$ 186,854     $ 65     $ (1,088 )   $ 185,831     $ 136,567  

 

 

9 . FAIR VALUE MEASUR E MENTS   

 

The following table details the fair value meas urement of the financial assets (in thousands):

 

   

Fair Value Measurement at September 30, 2017

 
   

Total

   

Level 1

   

Level 2

   

Level 3

 

Money market funds

  $ 11,250     $ 11,250     $ -     $ -  

Corporate debt securities

    180,551       -       180,551       -  

U.S. treasuries and government agency bonds

    16,123       -       16,123       -  

Auction-rate securities backed by student-loan notes

    5,368       -       -       5,368  

Mutual funds under deferred compensation plan

    13,097       13,097       -       -  

Total

  $ 226,389     $ 24,347     $ 196,674     $ 5,368  

 

   

Fair Value Measurement at December 31, 2016

 
   

Total

   

Level 1

   

Level 2

   

Level 3

 

Money market funds

  $ 24,956     $ 24,956     $ -     $ -  

Corporate debt securities

    109,644       -       109,644       -  

U.S. treasuries and government agency bonds

    45,877       -       45,877       -  

Auction-rate securities backed by student-loan notes

    5,354       -       -       5,354  

Mutual funds under deferred compensation plan

    12,108       12,108       -       -  

Total

  $ 197,939     $ 37,064     $ 155,521     $ 5,354  

_________________

Level 1 —includes instruments with quoted prices in active markets for identical assets.

Level 2 —includes instruments for which the valuations are based upon quoted market prices in active markets involving similar assets or inputs other than quoted prices that are observable for the assets. The market inputs used to value these instruments generally consist of market yields, recently executed transactions, broker/dealer quotes or alternative pricing sources with reasonable levels of price transparency. Pricing sources may include industry standard data providers, security master files from large financial institutions, and other third party sources used to determine a daily market value.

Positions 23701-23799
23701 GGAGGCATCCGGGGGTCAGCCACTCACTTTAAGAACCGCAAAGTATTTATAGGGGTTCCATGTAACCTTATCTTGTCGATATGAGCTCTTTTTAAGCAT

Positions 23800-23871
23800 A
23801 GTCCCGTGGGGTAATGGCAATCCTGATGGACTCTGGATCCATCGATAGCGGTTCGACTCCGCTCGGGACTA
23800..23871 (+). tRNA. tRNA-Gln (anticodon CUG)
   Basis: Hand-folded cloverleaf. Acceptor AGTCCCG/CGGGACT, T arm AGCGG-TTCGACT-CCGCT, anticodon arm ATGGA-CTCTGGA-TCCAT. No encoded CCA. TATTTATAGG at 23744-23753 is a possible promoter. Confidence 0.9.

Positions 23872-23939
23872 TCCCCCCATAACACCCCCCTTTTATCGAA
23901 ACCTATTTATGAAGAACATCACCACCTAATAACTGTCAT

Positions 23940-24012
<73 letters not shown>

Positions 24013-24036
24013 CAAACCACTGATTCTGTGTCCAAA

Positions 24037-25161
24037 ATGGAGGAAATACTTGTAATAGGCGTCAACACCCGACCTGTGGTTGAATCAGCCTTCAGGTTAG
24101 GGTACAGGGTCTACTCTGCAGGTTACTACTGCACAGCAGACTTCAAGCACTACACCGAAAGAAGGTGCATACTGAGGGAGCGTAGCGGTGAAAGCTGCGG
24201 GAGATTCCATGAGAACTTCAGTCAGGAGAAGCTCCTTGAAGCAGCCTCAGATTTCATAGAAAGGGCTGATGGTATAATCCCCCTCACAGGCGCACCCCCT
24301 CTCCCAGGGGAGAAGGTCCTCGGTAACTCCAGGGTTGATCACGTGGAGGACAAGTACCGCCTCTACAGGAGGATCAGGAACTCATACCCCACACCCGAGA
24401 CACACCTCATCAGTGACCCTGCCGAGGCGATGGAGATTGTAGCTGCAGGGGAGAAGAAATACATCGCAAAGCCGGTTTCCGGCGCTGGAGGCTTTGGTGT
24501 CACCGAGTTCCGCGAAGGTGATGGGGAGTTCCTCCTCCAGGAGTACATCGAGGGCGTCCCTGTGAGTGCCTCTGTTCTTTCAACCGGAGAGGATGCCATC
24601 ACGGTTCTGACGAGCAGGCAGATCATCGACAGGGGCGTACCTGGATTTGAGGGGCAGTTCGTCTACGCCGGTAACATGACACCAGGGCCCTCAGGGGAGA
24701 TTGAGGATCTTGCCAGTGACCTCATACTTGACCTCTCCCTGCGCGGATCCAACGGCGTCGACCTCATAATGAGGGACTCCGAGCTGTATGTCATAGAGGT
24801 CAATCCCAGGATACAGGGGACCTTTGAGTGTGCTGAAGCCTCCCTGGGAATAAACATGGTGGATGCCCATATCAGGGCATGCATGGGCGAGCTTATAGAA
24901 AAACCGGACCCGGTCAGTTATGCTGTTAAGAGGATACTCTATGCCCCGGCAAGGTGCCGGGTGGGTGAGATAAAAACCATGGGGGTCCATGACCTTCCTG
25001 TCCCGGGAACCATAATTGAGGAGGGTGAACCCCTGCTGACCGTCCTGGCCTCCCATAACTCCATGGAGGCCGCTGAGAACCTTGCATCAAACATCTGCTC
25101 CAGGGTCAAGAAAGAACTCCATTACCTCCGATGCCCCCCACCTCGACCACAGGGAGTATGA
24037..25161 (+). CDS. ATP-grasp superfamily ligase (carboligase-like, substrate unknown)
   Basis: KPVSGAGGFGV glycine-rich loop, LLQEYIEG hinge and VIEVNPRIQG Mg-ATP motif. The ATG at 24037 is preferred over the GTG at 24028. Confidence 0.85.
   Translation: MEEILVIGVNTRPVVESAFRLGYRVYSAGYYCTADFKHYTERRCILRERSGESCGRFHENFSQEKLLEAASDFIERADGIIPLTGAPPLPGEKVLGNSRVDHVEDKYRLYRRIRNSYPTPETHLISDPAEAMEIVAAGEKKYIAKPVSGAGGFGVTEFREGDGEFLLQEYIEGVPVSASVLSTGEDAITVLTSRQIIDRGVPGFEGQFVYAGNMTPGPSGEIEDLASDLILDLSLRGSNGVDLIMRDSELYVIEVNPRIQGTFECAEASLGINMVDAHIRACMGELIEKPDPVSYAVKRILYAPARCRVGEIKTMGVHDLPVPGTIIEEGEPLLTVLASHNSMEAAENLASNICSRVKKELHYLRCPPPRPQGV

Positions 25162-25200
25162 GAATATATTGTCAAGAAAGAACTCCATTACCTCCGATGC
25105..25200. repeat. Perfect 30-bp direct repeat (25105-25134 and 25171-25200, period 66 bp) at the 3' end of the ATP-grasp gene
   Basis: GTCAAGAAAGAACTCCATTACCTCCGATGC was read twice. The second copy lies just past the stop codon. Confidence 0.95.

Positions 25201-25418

Level 3 —includes instruments for which the valuations are based on inputs that are unobservable and significant to the overall fair value measurement.

 

The Company ’s level 3 assets consist of government-backed student loan auction-rate securities, which became illiquid in 2008. The following table provides a rollforward of the fair value of the auction-rate securities (in thousands):  

 

Balance at January 1, 2017

  $ 5,354  

Change in unrealized gain included in other comprehensive income

    14  

Balance at September 30, 2017

  $ 5,368  

 

T he Company determined the fair value of the auction-rate securities using a discounted cash flow model with the following assumptions:

 

   

September 30,

   

December 31,

 
   

2017

   

2016

 

Time-to-liquidity (months)

    24         24    

Discount rate

   40% - 9.0%      4.3% - 9.3%  

 

10 . DEFERRED COMPENSATION PLAN

 

The Company has a non-qualified, unfunded deferred compensation plan,  which provides certain key employees, including executive management, with the ability to defer the receipt of compensation in order to accumulate funds for retirement on a tax deferred basis. The Company does not make contributions to the plan or guarantee returns on the investments. The Company is responsible for the plan’s administrative expenses. Participants’ deferrals and investment gains and losses remain as the Company’s liabilities and the underlying assets are subject to claims of general creditors.